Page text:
This type of insurance (UL, Variable, Indexed, etc.) is essentially annually-renewable term insurance, which also includes a side fund. Depending on the type of UL policy you have, that fund will either be a cash account or investment-based.
Unfortunately, this type of policy does not have the same guarantees. Because it offers “flexible” premiums and death benefits, you can pay what you want. Unfortunately, many people don’t realize that if they don’t cover the cost of maintaining the insurance, their policy can lapse. And with a policies like this, the maintenance costs can vary with the stock market.
With both accounts, the cash value accumulates in a tax-deferred manner, and can be leveraged throughout your life to finance anything significant (i.e. cars, education, business ventures, investments, etc.), without disrupting the compounding growth of the cash value.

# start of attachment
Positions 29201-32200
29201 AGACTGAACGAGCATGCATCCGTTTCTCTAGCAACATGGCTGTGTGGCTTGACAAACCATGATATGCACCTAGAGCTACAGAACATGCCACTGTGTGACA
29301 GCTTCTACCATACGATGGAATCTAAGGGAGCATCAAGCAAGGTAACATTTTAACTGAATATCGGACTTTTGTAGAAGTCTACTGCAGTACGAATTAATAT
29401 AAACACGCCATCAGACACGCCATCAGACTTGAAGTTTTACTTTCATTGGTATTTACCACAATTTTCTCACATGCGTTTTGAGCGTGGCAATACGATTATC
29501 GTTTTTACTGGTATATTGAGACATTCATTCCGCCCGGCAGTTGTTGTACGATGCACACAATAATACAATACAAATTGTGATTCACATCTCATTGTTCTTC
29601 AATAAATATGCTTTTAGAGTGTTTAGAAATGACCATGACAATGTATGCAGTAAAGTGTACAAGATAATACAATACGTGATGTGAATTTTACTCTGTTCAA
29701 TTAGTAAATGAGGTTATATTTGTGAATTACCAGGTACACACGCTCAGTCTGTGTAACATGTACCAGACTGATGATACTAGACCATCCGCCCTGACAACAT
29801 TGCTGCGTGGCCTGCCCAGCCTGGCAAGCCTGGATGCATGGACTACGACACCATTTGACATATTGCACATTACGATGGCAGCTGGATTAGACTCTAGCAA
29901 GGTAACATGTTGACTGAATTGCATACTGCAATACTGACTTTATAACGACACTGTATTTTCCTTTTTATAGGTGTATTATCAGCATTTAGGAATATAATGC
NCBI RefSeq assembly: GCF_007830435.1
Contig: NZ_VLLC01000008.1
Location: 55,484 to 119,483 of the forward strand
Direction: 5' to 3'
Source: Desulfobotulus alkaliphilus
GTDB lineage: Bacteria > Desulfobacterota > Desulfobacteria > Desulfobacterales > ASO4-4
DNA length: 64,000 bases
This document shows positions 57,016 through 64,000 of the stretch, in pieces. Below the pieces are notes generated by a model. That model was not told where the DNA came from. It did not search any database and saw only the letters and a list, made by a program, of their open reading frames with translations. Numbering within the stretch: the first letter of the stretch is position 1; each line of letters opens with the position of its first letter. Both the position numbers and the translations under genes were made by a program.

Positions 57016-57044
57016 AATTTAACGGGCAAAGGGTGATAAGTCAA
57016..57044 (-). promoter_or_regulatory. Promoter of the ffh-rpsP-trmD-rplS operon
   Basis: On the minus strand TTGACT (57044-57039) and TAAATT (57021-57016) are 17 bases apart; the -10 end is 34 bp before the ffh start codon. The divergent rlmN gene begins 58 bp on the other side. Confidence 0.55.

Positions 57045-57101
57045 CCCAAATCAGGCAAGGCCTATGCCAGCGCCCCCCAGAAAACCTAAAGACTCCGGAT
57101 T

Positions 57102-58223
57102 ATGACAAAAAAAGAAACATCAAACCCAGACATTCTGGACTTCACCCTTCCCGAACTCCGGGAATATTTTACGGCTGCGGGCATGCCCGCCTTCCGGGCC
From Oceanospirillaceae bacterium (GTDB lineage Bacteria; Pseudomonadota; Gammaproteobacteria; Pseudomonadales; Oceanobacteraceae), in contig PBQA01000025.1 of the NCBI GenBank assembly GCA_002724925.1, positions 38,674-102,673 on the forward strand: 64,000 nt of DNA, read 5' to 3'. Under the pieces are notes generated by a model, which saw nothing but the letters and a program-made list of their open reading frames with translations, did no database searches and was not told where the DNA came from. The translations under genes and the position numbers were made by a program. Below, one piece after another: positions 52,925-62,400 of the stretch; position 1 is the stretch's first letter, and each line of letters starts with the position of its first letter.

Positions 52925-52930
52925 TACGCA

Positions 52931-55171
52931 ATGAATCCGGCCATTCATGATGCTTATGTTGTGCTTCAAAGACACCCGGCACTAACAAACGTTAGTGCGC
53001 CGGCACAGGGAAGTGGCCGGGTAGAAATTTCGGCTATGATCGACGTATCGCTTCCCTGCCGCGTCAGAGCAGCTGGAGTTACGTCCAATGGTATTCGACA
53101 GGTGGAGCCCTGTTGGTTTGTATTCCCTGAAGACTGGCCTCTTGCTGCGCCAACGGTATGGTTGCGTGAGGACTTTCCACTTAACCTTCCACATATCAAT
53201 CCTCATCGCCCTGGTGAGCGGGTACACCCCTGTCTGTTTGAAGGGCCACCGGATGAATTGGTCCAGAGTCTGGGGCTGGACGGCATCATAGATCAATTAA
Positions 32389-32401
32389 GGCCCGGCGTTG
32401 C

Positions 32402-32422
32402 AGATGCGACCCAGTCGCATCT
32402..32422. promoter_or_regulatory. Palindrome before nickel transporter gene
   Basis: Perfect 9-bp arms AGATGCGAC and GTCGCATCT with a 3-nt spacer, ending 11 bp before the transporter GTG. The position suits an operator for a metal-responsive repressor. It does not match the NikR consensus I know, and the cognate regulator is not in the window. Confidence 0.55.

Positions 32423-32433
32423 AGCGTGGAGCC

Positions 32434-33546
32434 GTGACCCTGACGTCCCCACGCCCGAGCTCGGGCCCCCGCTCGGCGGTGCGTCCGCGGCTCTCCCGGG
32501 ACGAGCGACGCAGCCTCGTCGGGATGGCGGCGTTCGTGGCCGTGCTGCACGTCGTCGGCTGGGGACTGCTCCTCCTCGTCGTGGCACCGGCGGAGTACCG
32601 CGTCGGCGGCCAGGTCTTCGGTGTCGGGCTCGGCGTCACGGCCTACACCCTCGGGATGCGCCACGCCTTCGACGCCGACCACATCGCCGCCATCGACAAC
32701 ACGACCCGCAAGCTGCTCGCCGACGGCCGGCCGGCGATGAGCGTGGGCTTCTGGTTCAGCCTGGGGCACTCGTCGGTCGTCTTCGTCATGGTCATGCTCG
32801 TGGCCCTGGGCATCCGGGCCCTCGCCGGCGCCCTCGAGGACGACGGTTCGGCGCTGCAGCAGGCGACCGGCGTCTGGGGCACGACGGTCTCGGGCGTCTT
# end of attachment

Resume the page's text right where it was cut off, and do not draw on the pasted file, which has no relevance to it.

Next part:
I prefer the use of Whole Life Insurance, because of the guarantees that it offers:
In fact, whole life insurance policies shift most of the risk to the insurance company. The reason? Death is a guaranteed event, and a whole life policy covers your whole life. The company will be paying a claim, so long as you keep your policy.
Although typical Universal Life policies can offer some added flexibility, the policy holder takes on more risk. This is because costs within the policy can fluctuate drastically, and the cash is subject to risk depending on where it’s invested.
Term life is most valuable on the day you purchase it. Every day thereafter, term life loses value, as your death benefit stays the same while you continue to pay a premium. It’s finite. Whole life is the opposite. It starts off slower than term at the outset, but it becomes more valuable and efficient over time as all the cash value guarantees continues to rise each year.